Times Quick Cryptic No 1979 by Mara

A great Quick Cryptic from Mara today to end the week if you are a fan of anagrams. Blimey! No less than 10 of them (if I can count that far correctly)! Nothing obscure or too difficult, I think, but I found I didn’t know how to spell the country at 5D and there are a couple of tricky clues that might give some a bit of head-scratching. Thumbs up or thumbs down to the homophone? (I won’t spoil it by naming the clue). Thumbs up from me for eliciting a groan when I saw it. A little over average time of me of about 5 1/2 minutes. Nice one. Thank-you Mara! How did you all get on?

Fortnightly Weekend Quick Cryptic. This time it is my turn to provide the extra weekend entertainment. You can find the crossword, entitled “Berried” (based on the horrible pun that is my username and a related homonym) here. Enjoy! And if anyone is interested in our previous offerings you can find an index to them here.

Definitions underlined in bold italics, (Abc)* indicating anagram of Abc, deletions and “” other indicators.

1 Some finish — with two languages? (6,6)
FRENCH POLISHFRENCH (a language) POLISH (and a second).
8 One going wrong about newspaper, regularly (5)
OFTEN – (One)* “going wrong”, “about” FT (Financial Times; newspaper). Sneaky attempted deception here. Did anyone look for alternate letters in ‘newspaper’ (regularly)?
9 Roughly at three, drama staged here (7)
THEATRE – (at three)* “roughly”.
10 Coordinate race (3)
RUN – Double definition.
11 As the role is complicated, despair (4,5)
LOSE HEART – (as the role)* “complicated”. Our 3rd anagram already.
13 Smart operation involving deception (5)
STING – Double definition. The first like what my legs did from walking through nettles this week.
14 Person feeding furnace possibly losing head (5)
EATERhEATER (furnace, possibly) “losing head”. A bit of a tricky definition and one of those where you have to find a word that fits the defintion in the wordplay and then lose the first letter. I often find those hard to think of, but not today.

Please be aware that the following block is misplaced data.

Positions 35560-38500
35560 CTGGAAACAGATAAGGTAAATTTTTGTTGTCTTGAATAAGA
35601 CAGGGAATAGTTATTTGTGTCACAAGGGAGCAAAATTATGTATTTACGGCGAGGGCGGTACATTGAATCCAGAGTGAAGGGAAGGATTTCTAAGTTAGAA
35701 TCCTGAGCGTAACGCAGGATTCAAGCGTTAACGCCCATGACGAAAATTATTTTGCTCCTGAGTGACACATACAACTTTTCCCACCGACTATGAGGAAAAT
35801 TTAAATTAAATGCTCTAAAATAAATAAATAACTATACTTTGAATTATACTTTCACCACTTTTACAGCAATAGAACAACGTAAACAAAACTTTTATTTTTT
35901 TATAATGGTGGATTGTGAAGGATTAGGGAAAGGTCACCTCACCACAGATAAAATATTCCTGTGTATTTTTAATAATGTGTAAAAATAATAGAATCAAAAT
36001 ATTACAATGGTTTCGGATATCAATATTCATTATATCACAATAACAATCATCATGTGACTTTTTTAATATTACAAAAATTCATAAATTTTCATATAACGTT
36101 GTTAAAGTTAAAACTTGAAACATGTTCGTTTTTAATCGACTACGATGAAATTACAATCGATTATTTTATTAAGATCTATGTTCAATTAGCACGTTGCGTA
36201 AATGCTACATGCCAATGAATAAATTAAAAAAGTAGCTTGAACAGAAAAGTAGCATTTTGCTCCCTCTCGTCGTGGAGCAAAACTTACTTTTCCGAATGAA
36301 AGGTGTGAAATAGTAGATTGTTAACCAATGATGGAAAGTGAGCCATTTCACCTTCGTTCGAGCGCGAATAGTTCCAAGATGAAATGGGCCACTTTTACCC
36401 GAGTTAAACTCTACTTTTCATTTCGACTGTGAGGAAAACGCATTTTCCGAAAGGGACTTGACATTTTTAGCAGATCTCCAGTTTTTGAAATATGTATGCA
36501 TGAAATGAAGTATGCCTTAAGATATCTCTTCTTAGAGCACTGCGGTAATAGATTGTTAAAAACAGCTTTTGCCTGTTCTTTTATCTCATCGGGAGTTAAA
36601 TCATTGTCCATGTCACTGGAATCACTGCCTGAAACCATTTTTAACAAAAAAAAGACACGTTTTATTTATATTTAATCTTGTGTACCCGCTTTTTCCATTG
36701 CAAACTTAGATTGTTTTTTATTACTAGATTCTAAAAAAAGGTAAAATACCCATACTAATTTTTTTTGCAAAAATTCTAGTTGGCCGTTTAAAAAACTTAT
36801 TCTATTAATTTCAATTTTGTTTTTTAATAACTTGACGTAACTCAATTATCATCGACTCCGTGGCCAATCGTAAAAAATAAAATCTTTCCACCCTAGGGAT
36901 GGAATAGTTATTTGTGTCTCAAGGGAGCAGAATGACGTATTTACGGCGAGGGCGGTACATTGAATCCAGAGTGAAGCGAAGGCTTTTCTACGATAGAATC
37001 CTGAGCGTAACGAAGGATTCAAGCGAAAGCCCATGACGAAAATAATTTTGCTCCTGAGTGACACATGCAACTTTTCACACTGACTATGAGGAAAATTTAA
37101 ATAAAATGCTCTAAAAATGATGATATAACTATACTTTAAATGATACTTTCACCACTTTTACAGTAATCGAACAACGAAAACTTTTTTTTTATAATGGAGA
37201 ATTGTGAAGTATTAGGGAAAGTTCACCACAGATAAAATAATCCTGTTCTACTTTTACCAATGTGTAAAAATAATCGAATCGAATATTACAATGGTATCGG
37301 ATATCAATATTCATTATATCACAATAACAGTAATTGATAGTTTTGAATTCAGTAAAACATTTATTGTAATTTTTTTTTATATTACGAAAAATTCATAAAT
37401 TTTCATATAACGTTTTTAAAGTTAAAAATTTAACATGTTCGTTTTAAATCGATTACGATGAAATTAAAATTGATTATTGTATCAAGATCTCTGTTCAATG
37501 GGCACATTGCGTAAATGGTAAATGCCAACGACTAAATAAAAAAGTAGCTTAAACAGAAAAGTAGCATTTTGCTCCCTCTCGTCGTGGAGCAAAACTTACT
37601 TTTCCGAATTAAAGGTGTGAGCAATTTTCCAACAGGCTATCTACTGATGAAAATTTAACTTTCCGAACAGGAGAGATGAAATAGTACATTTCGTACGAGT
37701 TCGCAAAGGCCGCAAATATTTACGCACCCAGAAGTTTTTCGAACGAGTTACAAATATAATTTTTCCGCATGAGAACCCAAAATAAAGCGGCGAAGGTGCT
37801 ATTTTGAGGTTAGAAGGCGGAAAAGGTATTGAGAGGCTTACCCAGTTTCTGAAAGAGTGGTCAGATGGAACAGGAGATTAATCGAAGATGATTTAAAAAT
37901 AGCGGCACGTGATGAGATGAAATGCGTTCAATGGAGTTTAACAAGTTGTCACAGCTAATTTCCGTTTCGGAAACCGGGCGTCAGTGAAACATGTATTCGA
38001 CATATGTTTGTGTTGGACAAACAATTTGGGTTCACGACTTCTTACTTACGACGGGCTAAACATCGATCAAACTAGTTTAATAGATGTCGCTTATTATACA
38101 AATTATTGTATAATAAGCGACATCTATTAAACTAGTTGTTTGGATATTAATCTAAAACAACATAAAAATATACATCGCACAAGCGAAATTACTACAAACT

16 Fashion range used casual garment (9)
DUNGAREES – “Fashion” (range used)*.
17 Maybe, crude, offensive idiots laughing, initially (3)
OIL – First letters, “initially” of Offensive Idiots Laughing. The “maybe” helpfully signifies this is a definition by example.
19 Beef for the champions? (7)
TOPSIDETOP SIDE (champions). The “?” flags that the wordplay is a cryptic hint.
21 Author seen looking to the left in photo, I learned (5)
ELIOT – Reverse hidden, “seen looking to the left” “in” phoTO I LEarned, reversed -> ELIOT. That’ll be George the author.
22 One ruminates about those on the way up, perhaps? (12)
MOUNTAINEERS – (One ruminates)* “about”. “Perhaps” and another “?” to hint there is something cryptic about the definition.
1 Reportedly, imperfection in lower surface (5)
FLOOR – Sounds like, “reportedly” FLAW (imperfection). Scores highly on the homophone groanworthy index for me.
2 Sixteen working on annex (9)
EXTENSION – (sixteen)* “working” ON.
3 Fire Tory: identify allowance (13)
CONFLAGRATION – An ikean assembly… CON (Tory) FLAG (identfy) RATION (allowance).
4 Salt container has broken (6)
POTASHPOT (container) (has)* “broken”. What salt is that? “Potash refers to potassium compounds and potassium-bearing materials, most commonly potassium carbonate.” So now you (and I) know.
5 Country’s silence, then it’s erupting (13)
LIECHTENSTEIN – (silence then it’s)^ “erupting”. I found I didn’t know how to spell it when I came up one letter short, missing the first T initially.
6 Group ready (3)
SET – Double definition.
7 Well, someone having a flutter? (6)
BETTER – Double definition, the first being well after recovering from an illness, I think. Hmm. Tiny twitch of the eyebrows at that one. Shouldn’t there be some indication that the person in question wasn’t well before?
12 Fudge I share out, OK (9)
AUTHORISE – “Fudge” (I share out)*.
13 Seated after assembly, calm (6)
SEDATE – (seated)* “after assembly”.
15 Up in heaven, egalitarian city with large lake (6)
GENEVA – Reverse hidden, “up” (this is a down clue) “in”, heAVEN EGalitarian, reversed -> GENEVA.
18 Item auctioned with American flower (5)
LOTUSLOT (item auctioned) US (American).
20 In favour of person getting paid (3)
PRO – Double definition

48 comments on “Times Quick Cryptic No 1979 by Mara”

  1. 7 minutes. The spelling of LIECHTENSTEIN held no fears for me as I have been there several times, but in English it’s commonly spelt without the first E so those familiar with that spelling may have trouble unravelling the anagrist.

    In my version of English ‘floor’ and ‘flaw’ sound the exactly same. Allowing for the usual rhotic thing don’t they to most people?